The Environmental Protection Agency and the Department of Energy are negotiating in an attempt to head off an administrative duel over gasoline decontrol proposals.

EPA officials are concerned that if the DOE implements certain gasoline decontrol plans, the spread between the price of leaded and unleaded gas will grow, and thousands of motorists will resort to using the much cheaper leaded fuel.

Under such a scenario, EPA officials contend, emission control systems in cars will be neutralized, and the result could be a deteriorating air quality because leaded gasoline is dirtier than unleaded gasoline.

The latest round of a continuing battle over this issue between the two agencies was a recent threat by the EPA to challenge the environmental impact statement (EIS) DOE used to justify gas decontrol measures.

The EPA had until yesterday to refer the matter to the Council on Environmental Quality. The council, under the Clean Air Act, has the authority to force DOE to do another impact statement before issuing the decontrol regulations.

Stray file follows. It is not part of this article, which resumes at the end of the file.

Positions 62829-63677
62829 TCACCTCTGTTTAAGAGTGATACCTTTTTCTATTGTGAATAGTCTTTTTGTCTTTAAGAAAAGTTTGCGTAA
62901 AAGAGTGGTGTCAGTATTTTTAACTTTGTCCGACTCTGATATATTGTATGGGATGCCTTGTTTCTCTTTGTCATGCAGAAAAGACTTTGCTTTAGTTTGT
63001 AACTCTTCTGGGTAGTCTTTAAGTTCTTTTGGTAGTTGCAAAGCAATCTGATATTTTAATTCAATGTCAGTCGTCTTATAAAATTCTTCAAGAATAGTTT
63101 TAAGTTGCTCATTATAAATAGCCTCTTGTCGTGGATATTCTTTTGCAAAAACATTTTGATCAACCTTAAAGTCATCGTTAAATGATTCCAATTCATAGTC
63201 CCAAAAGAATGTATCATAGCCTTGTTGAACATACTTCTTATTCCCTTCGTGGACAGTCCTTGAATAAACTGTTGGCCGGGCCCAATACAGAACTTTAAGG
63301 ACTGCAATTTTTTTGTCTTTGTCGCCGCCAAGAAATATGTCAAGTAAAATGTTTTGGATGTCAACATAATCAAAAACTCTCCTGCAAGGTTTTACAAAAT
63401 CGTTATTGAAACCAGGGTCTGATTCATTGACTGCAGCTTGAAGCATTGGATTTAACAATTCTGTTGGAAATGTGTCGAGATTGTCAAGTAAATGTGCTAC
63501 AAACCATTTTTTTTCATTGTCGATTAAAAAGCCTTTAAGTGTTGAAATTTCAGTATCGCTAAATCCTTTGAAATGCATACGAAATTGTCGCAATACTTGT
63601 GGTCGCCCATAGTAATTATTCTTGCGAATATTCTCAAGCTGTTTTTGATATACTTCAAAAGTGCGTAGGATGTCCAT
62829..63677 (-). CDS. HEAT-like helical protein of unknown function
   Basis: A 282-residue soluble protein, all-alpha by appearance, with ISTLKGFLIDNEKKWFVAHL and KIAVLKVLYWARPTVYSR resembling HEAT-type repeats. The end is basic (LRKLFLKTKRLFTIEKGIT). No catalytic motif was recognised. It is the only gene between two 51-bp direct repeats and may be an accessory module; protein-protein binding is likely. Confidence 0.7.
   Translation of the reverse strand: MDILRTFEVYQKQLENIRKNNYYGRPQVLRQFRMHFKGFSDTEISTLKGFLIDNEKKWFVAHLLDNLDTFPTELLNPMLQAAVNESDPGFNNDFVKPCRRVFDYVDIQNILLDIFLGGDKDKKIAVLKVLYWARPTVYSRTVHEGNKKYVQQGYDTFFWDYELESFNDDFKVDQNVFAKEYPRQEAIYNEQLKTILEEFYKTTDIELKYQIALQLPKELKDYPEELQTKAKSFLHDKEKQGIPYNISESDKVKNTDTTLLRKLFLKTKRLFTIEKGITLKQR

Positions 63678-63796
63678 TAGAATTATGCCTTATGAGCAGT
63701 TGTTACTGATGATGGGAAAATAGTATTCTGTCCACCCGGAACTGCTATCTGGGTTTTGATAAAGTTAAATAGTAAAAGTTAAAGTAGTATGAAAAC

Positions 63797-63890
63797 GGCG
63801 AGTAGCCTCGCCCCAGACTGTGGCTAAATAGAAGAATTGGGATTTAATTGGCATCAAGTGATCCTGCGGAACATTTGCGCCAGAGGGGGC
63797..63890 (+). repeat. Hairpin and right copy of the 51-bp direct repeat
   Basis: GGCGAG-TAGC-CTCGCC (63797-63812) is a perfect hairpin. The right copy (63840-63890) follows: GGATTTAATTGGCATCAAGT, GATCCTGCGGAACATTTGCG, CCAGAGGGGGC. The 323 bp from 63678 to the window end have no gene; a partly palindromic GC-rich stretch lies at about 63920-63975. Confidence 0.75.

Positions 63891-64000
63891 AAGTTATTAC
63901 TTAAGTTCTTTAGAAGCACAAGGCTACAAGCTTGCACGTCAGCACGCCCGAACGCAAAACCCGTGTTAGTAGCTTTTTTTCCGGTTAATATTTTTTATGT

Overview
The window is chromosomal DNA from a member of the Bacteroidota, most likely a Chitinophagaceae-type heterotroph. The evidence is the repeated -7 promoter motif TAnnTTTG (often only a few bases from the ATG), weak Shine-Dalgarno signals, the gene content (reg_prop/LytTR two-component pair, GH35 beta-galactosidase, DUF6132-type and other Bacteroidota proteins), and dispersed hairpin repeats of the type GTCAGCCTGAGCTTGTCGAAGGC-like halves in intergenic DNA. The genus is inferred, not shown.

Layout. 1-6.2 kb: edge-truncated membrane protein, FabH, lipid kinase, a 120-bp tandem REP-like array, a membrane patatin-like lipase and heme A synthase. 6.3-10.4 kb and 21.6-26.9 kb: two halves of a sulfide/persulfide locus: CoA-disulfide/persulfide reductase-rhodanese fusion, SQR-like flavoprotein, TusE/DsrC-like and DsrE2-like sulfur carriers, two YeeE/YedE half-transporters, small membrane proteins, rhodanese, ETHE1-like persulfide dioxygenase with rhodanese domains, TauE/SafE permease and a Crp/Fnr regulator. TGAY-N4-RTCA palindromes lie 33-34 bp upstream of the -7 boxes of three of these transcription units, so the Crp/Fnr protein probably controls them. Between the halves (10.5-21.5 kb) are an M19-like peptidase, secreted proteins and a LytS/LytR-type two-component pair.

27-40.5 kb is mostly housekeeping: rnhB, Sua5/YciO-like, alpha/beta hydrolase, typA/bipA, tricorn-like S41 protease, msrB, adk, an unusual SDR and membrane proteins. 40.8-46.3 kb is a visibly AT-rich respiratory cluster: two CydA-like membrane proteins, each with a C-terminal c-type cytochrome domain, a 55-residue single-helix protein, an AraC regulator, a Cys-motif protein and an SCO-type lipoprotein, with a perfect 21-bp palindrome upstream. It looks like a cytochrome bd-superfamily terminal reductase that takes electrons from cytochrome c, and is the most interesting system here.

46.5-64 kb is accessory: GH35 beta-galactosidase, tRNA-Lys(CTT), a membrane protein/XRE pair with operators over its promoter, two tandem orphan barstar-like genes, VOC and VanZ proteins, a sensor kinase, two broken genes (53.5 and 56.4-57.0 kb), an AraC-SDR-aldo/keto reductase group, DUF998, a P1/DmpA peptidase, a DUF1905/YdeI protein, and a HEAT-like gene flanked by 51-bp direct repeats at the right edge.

After negotiating with DOE late yesterday, however, the EPA was granted a five-day deadline extension in an effort to work out a compromise with DOE.

EPA officials said yesterday they were optimistic that a compromise could be reached.

Such a compromise would involve a price monitoring system that would let the government know if the difference in price between leaded and unleaded gasoline was growing to dangerous proportions.

If the spread became artificially high, automatic regulatory price controls would be imposed.

Officials of the two agencies are now trying to determine the actual difference in the cost of producing leaded and unleaded gasoline, estimated to be in the range of 2 to 3 cents per gallon. EPA sources claim that the price difference at the pump, however, has gone as high as 10 cents per gallon in some areas.

Meanwhile, in a letter sent yesterday to David Bardin, head of the DOE Economic Regulatory Administration, consumer advocate Clarence Ditlow, head of the Center for Auto Safety, accused the department of ignoring EPA's fears.

Ditlow pointed out to Bardin that it was EPA's role to question EIS statements. "[DOE] efforts to mold EPA's decision flagrantly violate the separation of functions Congress so carefully created in the Clean Air Act," he said.